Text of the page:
Twisting the spine assists with mobility and flexibility of the spine and its surrounding muscles. The compressive nature of a twist is also thought to aid in digestion and in detoxification of the organs, helping to remove any waste or clearing up stagnation. A twist can also help in stress reduction and reducing back pain.

Add a combination of seated and supine twists into your routine. Sitting on the floor or on a chair or couch (or anywhere!), let one hand come to the right knee and the other behind the back, revolving the torso to the right. Keep the collarbones wide and the spine tall. Inhale and lift the crown of the head higher, exhale and twist a little deeper. Repeat on the other side.



Lying on the back, bend the knees and walk the feet wide, scoot the hips slightly to the right, and let the knees drop to the left. The arms can be out wide in a “T” or in a goal post or cactus position, elbows bent. Let the head gently roll to the right. For a deeper stretch, bring the outside of the left ankle to the outer right knee. Repeat on the other side.



Our bodies have intelligent patterning to them. In addition to the neck that supports our head, we also have our ankles and wrists that are like smaller versions of the neck. These areas tend to have a lot of buildup of tension as they do a lot of work for us. Stretching and lengthening these areas can bring a lot of release to the body and help unblock the passage of blood and air.

For the ankles: Lying on your back, lift your right leg up to the ceiling, bringing the hands to the back of the right thigh. The left knee can be bent with the left foot planted, or it can be extended out long on the floor, foot flexed, for more challenge. Point and flex the right foot. Make circles with the foot one direction and the other. This helps lubricate the ankle joint. Repeat on the other side.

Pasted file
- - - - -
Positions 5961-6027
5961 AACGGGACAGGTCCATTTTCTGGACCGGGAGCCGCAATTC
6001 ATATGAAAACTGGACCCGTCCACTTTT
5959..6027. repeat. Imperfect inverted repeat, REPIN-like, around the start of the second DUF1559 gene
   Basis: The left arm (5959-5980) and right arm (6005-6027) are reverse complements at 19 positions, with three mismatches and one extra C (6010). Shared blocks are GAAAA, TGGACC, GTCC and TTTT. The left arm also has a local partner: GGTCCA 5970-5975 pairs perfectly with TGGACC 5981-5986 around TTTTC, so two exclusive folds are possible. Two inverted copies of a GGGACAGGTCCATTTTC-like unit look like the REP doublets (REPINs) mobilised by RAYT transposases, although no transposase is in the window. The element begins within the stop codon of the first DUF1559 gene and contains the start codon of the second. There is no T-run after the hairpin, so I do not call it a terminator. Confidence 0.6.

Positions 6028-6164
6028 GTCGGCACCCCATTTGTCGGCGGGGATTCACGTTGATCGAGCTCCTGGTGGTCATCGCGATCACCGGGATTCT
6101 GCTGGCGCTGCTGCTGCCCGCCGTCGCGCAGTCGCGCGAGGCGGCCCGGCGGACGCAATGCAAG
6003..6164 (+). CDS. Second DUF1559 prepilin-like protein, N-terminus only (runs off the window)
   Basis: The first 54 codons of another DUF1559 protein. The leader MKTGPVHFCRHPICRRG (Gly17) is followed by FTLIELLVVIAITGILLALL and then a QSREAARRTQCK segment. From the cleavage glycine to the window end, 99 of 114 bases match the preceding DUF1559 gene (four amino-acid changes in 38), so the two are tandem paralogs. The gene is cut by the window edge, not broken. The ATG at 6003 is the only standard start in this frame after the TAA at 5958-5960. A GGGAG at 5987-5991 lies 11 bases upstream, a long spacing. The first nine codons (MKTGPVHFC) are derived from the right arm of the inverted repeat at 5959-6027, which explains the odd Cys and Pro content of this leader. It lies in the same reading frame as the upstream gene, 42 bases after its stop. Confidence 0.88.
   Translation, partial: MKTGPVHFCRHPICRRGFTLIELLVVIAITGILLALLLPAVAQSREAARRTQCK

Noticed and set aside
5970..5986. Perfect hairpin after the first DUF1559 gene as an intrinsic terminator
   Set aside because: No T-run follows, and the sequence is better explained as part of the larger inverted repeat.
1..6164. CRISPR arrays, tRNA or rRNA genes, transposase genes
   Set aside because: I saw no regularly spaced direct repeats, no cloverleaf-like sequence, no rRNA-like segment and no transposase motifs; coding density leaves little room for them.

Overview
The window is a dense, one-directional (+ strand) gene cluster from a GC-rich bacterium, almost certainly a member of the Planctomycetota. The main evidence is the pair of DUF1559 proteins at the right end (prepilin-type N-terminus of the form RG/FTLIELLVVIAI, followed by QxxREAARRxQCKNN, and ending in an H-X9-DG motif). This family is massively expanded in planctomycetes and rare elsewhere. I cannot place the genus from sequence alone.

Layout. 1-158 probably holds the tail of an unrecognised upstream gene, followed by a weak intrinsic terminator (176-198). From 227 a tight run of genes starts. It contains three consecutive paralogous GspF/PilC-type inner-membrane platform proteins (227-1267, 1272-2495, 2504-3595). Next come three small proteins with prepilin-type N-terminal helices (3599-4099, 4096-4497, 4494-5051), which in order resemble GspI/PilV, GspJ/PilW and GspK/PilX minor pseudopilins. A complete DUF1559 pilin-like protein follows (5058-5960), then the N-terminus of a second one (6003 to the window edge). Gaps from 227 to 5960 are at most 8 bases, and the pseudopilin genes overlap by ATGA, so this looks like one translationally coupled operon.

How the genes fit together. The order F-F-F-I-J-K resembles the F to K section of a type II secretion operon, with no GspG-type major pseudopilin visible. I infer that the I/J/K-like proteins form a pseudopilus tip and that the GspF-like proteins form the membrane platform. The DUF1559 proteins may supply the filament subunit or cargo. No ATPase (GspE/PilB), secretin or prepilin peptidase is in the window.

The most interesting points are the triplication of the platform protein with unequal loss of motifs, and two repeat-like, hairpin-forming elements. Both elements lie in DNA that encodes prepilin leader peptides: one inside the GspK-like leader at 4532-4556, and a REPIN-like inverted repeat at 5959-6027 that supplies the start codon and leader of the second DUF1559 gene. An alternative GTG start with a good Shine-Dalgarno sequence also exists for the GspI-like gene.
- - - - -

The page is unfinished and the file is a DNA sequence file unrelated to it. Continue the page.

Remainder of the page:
For the wrists: Come onto hands and knees, in tabletop position. Wrists are stacked under the shoulders, knees under the hips. Flip the wrists, so the fingers point back towards the body. The palm is flat to the floor. Pulse forward and backward, opening the inner wrist. This is really great for all the tightness we get from being on our phones and computers. If this is too intense, do one hand at a time. If that is too much, just let the fingers point out to the sides, rather than back towards the body—if you do the latter, let your movement be side-to-side, rather than front-to-back.



For both ankles and wrists at the same time: Lie on the back and lift the arms and the legs in the air (the knees can have a bend to them). You’ll look and feel a little like a dead bug. Start to wiggle the hands and feet, letting the arms and legs get very loose. It might feel silly or strange, but stick with it. Make circles with the feet and hands, bringing life to the ankle and wrist joints. Shake it all out! Feel bouncy and free! Take a few cycles of breath afterwards with the legs extended long on the ground and arms resting at your sides, or whatever variation lets you settle and relax comfortably on your back.

For the neck: Seated or standing, bow the head forward, tucking the chin to the chest. Feel the length in the back of the neck. Stay here for at least a few slow cycles of breath. Roll the head over to the right, right ear in line with the right shoulder. Extend the left arm out at a 45-degree angle. Let the right hand rest on the left ear/side of the head and give a gentle tug. There will be a stretching and lengthening sensation along the left side of the neck and into the top of the shoulder. Stay for at least a few breaths, letting the muscles of the face soften, and the shoulders melt away from the ears. Repeat on the other side.

For all of these poses, I recommend setting the tone of relaxation by letting the lighting be soft, maybe even lighting a candle or two, playing some calming music (or finding a really quiet spot), and choosing a setting that is conducive to relaxation. Make it a ritual rather than a chore!




Alice York is a yoga and meditation instructor and lifestyle and wellness writer living in Chicago. Her biggest focus is removing the barrier to entry and the intimidation factor to yoga and meditation practices, making them fun and accessible for all levels, ages, and bodies. To learn more about her current teaching schedule online or to book a virtual private session, send any inquiries to